In a recent order Mumbai bench of Income Tax Appellate Tribunal has held that, Assessee can challenge the validity of order passed under section 263 of the Income Tax Act even during the appellate proceedings.
The Tribunal was considering the question Whether the assessee can challenge the validity of an assessment order during the appellate proceedings pertaining to examination of validity of order passed u/s 263?
The Tribunal analysed the nature of both of the proceedings, which are under consideration before it and find that the original assessment proceedings can be classified in a way as ‘primary proceedings’. These are, in effect, basic / foundational proceedings and akin to a platform upon which any subsequent proceedings connected therewith can rest upon. The proceedings initiated u/s 263 seeking to revise the original assessment order is off shoot of the primary proceedings and therefore, these may be termed as ‘collateral proceedings’ in the legal framework.
The Tribunal bench comprising of Judicial Member Amit Shukla and Accountant Member Ashwani Taneja observed that, there is no doubt that after passing of the original assessment order, the primary (i.e. original proceedings) had come to an end and attained finality and, therefore, outcome of the same cannot be disturbed, and therefore, the original assessment order framed to conclude the primary proceedings had also attained finality and it also cannot be disturbed at the instance of the assessee, except as permitted under the law and by following the due process of law. Under these circumstances, it can be said that effect of the original assessment order cannot be erased or modified subsequently. In other words, whatever tax liability had been determined in the original assessment order that had already become final and that cannot be sought to be disturbed by the assessee. But, the issue that arises here is that if the original assessment order is illegal in terms of its jurisdiction or if the same is null & void in the eyes of law on any jurisdictional grounds, then, whether it can give rise to initiation of further proceedings and whether such subsequent proceedings would be valid under the law as contained in Income Tax Act?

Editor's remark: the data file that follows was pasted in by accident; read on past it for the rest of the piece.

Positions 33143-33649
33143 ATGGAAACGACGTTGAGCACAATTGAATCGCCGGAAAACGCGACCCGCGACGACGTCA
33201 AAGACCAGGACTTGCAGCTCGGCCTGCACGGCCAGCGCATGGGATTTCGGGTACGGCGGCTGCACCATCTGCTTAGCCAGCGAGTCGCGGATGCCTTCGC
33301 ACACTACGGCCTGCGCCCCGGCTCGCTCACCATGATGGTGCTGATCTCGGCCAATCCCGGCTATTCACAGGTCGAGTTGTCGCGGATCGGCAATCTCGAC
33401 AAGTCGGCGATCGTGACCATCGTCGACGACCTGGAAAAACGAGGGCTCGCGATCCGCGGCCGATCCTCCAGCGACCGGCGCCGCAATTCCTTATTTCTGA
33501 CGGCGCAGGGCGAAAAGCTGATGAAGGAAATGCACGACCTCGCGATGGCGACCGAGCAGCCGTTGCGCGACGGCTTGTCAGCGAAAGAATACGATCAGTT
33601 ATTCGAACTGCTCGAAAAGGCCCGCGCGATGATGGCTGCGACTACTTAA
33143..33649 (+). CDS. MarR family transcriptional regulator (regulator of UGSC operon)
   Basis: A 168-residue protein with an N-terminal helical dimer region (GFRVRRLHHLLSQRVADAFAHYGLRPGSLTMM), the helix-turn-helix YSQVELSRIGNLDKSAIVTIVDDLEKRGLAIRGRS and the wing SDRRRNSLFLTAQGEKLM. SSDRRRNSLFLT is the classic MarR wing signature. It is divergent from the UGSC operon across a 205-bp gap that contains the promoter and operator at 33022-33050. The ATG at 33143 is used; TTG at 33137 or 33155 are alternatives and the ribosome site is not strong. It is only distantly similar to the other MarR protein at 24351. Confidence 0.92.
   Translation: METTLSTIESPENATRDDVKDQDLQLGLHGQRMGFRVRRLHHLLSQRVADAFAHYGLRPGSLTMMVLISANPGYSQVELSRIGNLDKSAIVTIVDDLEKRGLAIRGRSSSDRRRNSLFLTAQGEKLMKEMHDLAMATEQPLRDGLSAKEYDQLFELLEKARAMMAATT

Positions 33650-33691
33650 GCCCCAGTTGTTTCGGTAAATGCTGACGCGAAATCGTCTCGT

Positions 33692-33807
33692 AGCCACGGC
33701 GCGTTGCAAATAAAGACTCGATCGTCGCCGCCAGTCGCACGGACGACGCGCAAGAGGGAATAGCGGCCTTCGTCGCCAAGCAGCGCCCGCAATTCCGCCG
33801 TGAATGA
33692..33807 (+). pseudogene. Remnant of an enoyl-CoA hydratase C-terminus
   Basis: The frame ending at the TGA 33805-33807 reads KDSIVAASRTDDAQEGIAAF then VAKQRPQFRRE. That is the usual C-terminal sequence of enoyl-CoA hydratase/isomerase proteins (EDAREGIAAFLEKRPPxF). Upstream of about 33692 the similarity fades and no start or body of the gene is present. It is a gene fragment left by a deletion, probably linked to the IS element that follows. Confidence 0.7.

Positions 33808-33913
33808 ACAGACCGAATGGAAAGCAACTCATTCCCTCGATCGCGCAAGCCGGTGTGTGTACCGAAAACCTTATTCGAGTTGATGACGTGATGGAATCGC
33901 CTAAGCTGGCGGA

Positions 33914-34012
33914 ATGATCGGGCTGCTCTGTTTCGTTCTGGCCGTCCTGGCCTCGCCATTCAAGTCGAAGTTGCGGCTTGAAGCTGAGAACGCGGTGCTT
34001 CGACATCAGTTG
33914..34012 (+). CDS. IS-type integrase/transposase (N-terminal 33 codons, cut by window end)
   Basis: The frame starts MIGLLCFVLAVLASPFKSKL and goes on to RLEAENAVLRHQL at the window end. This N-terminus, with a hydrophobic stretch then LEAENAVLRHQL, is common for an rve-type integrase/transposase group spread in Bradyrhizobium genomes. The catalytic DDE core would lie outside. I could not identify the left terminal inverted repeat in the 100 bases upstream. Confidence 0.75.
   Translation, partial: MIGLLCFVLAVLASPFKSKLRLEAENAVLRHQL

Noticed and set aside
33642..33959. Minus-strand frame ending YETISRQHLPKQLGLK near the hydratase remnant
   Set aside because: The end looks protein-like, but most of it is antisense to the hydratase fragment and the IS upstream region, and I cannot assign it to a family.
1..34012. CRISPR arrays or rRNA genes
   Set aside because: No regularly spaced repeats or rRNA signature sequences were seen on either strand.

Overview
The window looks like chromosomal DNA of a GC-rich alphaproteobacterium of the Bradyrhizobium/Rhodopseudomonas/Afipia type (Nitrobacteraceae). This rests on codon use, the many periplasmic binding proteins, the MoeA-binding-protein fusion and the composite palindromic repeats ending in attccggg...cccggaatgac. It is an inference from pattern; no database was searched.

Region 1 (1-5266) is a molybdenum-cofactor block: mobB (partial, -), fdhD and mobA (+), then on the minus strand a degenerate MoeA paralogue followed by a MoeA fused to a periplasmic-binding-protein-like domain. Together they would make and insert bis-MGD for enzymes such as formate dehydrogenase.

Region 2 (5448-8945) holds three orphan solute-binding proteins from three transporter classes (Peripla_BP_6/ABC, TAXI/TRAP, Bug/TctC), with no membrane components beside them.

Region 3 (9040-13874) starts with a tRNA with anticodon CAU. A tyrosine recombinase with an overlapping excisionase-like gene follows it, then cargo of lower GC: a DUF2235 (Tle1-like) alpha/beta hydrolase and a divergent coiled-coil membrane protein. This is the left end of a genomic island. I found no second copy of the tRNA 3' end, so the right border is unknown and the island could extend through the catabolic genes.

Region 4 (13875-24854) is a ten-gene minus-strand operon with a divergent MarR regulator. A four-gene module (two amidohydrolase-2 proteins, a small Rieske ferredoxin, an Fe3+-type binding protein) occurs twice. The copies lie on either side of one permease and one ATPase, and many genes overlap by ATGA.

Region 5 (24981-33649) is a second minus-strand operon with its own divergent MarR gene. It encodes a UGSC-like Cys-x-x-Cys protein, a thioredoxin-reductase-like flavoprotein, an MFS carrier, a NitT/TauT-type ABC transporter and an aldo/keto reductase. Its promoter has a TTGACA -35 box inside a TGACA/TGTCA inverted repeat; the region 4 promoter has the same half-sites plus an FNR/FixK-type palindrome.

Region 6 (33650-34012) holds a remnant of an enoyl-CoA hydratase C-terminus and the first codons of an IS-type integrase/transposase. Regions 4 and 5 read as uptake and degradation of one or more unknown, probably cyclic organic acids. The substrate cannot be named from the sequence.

It has been vehemently argued before us that the subsequent proceedings (i.e. collateral proceedings) derive strength only from the order passed in the original proceedings (i.e. primary proceedings). Thus, if order passed in the original proceedings is itself illegal, then that cannot give rise to valid revision proceedings.
Therefore, as per law, the validity of the order passed in the primary (original) proceedings should be allowed to be examined even at the subsequent stages, only for the limited purpose of examining whether the collateral (subsequent) proceedings have been initiated on a valid legal platform or not and for examining the validity of assumption of jurisdiction to initiate the collateral proceedings. If it is not so allowed, then, it may so happen that though order passed in the original proceedings was illegal and thus order passed in the subsequent proceedings in turn would also be illegal, but in absence of a remedy to contest the same, it may give rise to an ‘enforceable’ tax liability without authority of law. Therefore, the Courts have taken this view that jurisdictional aspects of the order passed in the primary proceedings can be examined in the collateral proceedings also. This issue is not resintegra.
The Tribunal was also observed that, the assessee should be permitted to challenge the validity of order passed u/s 263 on the ground that the impugned assessment order was non est.
Read the full text of the order below.